Saturday, June 30, 2007

Airborne Attack

One evening last week, I stepped out onto the balcony, with a chair an a novel, ready to relax for awhile. I had scarcely cracked the book when I noticed a number of wasps swooping and buzzing around above me. I went back inside. The rest of the evening consisted of a ground-to-air assault. I distracted them with a bright light from a window. I would dart out, spray them with some Simple Green soap, and then duck back in before the angry swarm could sting me. I had just bought window cleaning gear, a long pole with a squeegee on one side and scrubber on the other. One Pole, Many Uses, it read. I used it to scrape both of their nests down. I stomped on the nests, which produced a foamy crunching sensation.

Later in the week, I checked to see if my haven was clear. They kept rebuilding in the same two spots. I hit those with Blue Mint Listerine and another squeegee assault. They came back. Even when the vestigial nest marks were almost gone, wasps still hovered under the eaves. What was the attraction?

A coworker told me that this was not unusual for Austin. "I spend at least 30 minutes a day killing stuff. Lately, gnats, and fire ants. Get some poison, dude.

I drove to an organic home and hardware store, hoping they might have some natural insecticide (based on chysanthemums?) I explained my predicament to the two women behind the counter.

"They're beneficials," one said.

Yeah, I don't necessarily want to kill them. Just persuade them to build elsewhere, I said.

"They are not human predators, offered the other. They will only attack if they smell the pheromones from aggression or fear."

I've done some meditation, but I am pretty sure that I was not going to be that mellow. "Yeah, I'm not comfortable with a dozen wasps circling my head while I am reading a book."

One of the sales ladies walked me over to the gardening shelf. They had repellents based on orange oil, but nothing that listed wasps on the label. "Even if you poison them professionally, they will keep coming back to the same spot," she offered.

Finally, the gardening guy stepped in, switching to me from a customer who had questions about buckwheat pillows or something. I needed a bucket of soapy water and Super Soaker squirt gun. Kills them on contact, with no poison, he said. About the only other thing I could do was paint the eaves blue. "They think it's the sky and won't land there."

I went for the squirt gun option. HEB had an (X-Stream!) 32-ounce water rifle for ten bucks. I filled it with Mandarin Orange hand soap and hot water. Several times. The wasps were not really clustered in one spot, so each insect took several shots. They moved quickly. I'm glad that my West neighbors have not moved in yet, considering the stray 30-foot arcs of soapy water.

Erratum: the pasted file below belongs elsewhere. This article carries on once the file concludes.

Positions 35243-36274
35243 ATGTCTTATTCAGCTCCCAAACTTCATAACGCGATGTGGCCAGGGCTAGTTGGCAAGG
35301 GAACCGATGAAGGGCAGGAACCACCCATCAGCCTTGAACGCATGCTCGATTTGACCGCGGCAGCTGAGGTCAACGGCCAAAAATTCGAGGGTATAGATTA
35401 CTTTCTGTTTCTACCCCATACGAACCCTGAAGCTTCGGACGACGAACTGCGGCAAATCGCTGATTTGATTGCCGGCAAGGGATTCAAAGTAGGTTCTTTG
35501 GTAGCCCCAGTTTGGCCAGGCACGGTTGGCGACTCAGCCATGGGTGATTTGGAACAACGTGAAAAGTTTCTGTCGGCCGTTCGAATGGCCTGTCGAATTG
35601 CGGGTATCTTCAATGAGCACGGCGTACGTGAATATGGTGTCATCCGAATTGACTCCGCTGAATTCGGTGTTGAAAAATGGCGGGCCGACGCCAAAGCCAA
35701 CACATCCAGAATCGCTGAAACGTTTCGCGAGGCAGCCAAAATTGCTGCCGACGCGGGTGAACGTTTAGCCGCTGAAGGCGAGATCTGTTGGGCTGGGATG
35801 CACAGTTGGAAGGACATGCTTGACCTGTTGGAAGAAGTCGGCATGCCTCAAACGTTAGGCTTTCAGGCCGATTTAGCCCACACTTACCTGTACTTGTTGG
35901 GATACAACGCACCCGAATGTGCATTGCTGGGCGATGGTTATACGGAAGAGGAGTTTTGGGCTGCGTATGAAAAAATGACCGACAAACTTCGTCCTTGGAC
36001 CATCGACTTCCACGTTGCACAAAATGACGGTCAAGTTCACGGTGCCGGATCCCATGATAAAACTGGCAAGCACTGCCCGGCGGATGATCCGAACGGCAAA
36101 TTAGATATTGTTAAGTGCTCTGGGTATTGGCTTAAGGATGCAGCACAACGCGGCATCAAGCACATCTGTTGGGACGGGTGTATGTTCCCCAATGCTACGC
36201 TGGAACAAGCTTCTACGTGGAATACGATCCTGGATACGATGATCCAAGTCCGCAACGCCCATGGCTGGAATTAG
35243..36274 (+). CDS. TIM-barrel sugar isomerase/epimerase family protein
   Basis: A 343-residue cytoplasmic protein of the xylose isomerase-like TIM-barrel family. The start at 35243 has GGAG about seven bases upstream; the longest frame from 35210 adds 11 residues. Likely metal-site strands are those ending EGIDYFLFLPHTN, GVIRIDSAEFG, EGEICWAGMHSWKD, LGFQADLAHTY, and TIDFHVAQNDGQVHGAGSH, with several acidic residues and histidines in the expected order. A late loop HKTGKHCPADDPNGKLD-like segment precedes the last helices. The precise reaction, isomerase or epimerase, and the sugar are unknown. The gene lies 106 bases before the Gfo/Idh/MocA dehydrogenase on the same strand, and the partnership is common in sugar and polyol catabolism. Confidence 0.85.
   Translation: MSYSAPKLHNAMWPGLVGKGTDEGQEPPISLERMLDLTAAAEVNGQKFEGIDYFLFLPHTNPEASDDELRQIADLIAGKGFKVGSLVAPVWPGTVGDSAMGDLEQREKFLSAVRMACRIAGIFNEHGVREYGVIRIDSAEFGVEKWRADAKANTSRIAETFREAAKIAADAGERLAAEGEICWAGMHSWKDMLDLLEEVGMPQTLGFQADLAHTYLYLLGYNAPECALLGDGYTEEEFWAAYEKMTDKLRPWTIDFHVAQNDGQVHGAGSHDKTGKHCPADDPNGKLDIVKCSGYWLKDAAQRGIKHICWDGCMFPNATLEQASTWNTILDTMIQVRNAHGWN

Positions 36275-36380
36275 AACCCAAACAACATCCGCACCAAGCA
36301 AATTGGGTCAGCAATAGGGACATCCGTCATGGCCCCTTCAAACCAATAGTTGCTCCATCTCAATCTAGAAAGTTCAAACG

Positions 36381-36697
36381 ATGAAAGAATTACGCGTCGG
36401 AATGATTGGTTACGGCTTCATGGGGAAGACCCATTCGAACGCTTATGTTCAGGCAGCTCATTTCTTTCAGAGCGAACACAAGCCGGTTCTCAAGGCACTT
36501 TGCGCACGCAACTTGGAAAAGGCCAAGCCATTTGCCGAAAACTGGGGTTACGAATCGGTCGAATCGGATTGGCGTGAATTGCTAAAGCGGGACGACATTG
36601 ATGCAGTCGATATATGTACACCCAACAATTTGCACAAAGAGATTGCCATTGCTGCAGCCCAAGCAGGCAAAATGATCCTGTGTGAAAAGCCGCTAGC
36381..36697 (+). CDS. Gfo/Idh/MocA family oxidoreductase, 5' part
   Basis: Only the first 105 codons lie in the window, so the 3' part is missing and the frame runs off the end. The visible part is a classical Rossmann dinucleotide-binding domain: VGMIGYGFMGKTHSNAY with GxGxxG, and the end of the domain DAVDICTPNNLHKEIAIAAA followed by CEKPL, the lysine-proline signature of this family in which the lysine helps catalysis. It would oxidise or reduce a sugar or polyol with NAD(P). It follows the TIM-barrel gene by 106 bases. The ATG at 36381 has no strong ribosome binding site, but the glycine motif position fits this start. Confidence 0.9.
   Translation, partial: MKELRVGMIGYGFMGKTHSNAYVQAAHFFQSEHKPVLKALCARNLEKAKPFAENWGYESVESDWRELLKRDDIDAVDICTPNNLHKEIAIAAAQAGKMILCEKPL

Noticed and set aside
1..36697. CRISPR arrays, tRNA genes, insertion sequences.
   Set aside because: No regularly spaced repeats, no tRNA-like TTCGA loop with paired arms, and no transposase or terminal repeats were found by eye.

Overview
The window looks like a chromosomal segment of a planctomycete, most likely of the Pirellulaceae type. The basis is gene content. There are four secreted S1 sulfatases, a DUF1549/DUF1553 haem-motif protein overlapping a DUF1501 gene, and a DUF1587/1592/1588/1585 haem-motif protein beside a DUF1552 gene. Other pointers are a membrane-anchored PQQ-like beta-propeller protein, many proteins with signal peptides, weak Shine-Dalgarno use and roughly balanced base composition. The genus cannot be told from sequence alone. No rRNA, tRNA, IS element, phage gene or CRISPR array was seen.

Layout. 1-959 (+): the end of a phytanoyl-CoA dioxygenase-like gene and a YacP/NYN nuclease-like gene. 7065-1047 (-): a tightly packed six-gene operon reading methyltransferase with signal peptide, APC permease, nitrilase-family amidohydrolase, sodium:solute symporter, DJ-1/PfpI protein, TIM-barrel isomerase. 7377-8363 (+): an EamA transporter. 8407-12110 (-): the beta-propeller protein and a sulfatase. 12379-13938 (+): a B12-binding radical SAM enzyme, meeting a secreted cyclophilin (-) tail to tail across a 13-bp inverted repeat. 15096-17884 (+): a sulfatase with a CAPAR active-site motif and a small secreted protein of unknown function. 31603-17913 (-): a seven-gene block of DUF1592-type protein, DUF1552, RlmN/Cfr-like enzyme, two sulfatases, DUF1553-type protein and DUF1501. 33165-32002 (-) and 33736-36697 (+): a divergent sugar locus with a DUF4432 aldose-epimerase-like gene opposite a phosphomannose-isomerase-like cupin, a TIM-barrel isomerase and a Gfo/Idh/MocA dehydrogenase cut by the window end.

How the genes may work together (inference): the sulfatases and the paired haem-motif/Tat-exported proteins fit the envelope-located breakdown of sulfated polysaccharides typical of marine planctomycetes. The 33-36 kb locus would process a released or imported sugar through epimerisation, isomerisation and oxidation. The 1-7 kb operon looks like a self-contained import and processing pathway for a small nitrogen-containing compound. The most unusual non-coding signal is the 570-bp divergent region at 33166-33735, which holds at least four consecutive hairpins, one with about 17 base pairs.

Wasp Nest in Recessed Light FixtureThen I saw it. There was a nest 3 times the size of the first two, hidden up in a recessed light fixture. Crawling with wasps. I snapped this photo. Then I soaked them. The adults fell or buzzed away. I knocked the nest down with the other end of the squeegee pole, and squished it. A few more reloads of the orange soap rinsed off the tile floor, along with any scent that reminds the things of home.

Score: Non-toxic aromatherapy soap 3, wasps none. Now, where is that novel...

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4 Comments:

At Monday, February 01, 2010 10:45:00 AM, Anonymous Adria Brown said...

Kudos for you for finding a solution that was non-toxic for you and your neighbors, but safe on Mother Earth herself. I am with you being uncomfortable with wasps flying about your head while you are trying to read. Glad you solved your problem. It was a happy ending. :)

 
At Saturday, January 21, 2012 2:26:00 AM, Anonymous Rodent Control Austin said...

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At Tuesday, June 18, 2013 5:43:00 PM, Blogger Rob Turner said...

Hello my name is Rob Turner and I invented and was granted the patents on a product the STOPS wasps, yellow jackets, dirt daubers, birds and bats from nesting in recessed lighting fixtures. please check out my web site at ... www.turnerlightcovers.com ...
We are located in Northwest Arkansas and Turner Light Covers ..."NO PEST" are Made in the USA.

 
At Tuesday, June 18, 2013 5:49:00 PM, Blogger Rob Turner said...

Please visit www.turnerlightcovers.com ...A product I invented to STOP the infestation of pest from nesting inside recessed lighting fixtures (can lights).

 

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